Top Ten Child Labor Lessons

In homage to Labor Day, I reviewed my use of child labor in my family’s once-a-week church cleaning chore. Here are the top ten things I’ve learned in two years of toilet swishing and vacuum pushing. 

10) Never let them off the hook.  Teenageers will use any excuse not to show up at the appointed time and do the appropriated job. I’ve heard so many excuses, I can’t remember them all. I have a headache; I’m tired; my friend needs help with his homework; the dog is lonely; it’s the last weekend of summer; I stubbed my toe; my back hurts; it’s my birthday  — just a few words that made me give in and do all the work myself. The scariest one was, “You let her stay home last week.” So, to be fair, no one gets a break — ever! Work, children, work. Labor is good for you.

9) Remove flip-flops before racing the dog upstairs to clean the upstairs bathroom. Huge bruises on body plus huge bruises on ego equal relief that the progeny did not have time to take video. Enough said.

8) and 7) — 8) Do not neglect to vacuum and dust hidden windowsills at the back of the building. When you do neglect to vacuum and dust said hidden windowsills, expect to find a dead bird rotting there. 7) Order the boy child to scoop up and throw away dead, rotting bird found in hidden windowsill. Provide him with paper towels and a garbage bag, and try to ignore his disgust.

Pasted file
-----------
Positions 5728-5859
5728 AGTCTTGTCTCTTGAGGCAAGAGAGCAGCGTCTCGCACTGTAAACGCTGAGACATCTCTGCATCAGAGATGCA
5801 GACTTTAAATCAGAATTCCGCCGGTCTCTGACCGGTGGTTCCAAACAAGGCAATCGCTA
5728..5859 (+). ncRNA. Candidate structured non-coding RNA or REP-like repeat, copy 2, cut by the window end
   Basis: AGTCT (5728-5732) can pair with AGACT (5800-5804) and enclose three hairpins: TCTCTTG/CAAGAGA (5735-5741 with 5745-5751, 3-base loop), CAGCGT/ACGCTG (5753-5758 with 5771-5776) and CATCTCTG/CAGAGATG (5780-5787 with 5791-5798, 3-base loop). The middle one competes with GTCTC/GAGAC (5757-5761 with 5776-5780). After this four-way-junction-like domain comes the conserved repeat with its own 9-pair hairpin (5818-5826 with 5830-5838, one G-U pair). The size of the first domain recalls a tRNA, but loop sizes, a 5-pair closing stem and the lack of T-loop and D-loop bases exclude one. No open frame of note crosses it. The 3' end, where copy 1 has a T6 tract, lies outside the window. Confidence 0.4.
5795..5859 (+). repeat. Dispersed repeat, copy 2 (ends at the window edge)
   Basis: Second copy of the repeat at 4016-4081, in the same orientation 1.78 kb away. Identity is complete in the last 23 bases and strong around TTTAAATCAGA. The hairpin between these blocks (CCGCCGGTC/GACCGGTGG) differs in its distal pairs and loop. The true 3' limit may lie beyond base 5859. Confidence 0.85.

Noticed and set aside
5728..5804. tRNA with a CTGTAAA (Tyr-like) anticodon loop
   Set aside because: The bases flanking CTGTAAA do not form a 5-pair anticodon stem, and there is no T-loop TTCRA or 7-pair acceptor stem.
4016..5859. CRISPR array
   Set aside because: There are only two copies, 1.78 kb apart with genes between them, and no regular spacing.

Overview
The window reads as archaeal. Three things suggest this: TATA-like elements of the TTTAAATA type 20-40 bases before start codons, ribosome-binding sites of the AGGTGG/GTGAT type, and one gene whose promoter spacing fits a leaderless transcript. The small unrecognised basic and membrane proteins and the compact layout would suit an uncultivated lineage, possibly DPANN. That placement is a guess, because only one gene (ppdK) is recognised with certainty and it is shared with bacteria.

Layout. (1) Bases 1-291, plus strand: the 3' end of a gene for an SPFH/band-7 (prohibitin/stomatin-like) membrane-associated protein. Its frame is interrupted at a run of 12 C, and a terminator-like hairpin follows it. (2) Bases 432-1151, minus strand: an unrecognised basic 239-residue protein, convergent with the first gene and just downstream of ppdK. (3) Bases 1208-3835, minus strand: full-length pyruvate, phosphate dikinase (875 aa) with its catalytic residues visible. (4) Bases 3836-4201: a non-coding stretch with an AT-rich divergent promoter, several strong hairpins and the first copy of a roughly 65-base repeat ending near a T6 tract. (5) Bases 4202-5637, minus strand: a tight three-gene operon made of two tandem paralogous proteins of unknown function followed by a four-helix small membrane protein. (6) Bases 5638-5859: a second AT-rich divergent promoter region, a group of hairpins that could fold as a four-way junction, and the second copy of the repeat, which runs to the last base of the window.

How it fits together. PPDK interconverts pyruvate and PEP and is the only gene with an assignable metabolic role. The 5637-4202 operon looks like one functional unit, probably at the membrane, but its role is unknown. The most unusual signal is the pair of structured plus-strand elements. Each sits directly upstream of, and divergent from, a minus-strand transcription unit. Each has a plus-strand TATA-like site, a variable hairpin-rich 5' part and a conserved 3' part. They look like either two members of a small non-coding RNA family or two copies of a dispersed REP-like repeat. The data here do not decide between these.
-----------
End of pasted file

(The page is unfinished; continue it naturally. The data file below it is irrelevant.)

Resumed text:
6) Do not laugh when one of the children knocks over a mop bucket and must spend an extra hour cleaning it up. Teenagers do not enjoy being laughed at. Assure said teenager that the entire building smells better because of the accident.

5) Never tip for a job well-done. Once they receive the extra cash, they expect it every time. If you don’t believe me, reread the brilliant picture book “If You Give a Mouse a Cookie”. Teenager = mouse. Money = cookie.

4) and 3) After spending all your money on expensive ipods for the children, steal their old, cheap mp3 players and put all your classic rock on it. There is nothing better than Aerosmith and Journey for cleaning toilets. Hint: the brush makes a terrific air microphone, and loud singing never fails to make children roll their eyes. Be sure to include some new music as well. The kids really do have good taste. My personal favorites for vacuuming are Muse, The Fray, and Switchfoot. 3) On a related note, when the kids are walking around with their earbuds in, point at them and move your mouth. When they remove the earbuds, say “What? I wasn’t talking to you.” If they ask you a question you don’t want to answer, point to the earbuds in your own ears and shrug. This drives them crazy and is fun.

2) On a more serious note, my genius daughter spent hours every Saturday night for months trying to clean the tops of our round plastic tables. The once white tables were looking gray and dingy. She tried spray cleansers, powdered cleansers, and bleach, all to no avail. A friend who was cleaning out her house gave us a package of Magic Erase sponges. A little elbow greese was applied, and the tables were once again white and wonderful. I don’t care how much they cost; I like them.

1) Finally, smile with satisfaction when the oldest fills out her first job application and has something to put in the work experience box. The job is tough sometimes, but I’ve given her the opportunity to become a valuable toilet swishing employee.     

Thank you, Labor Day, for a chance to reflect.

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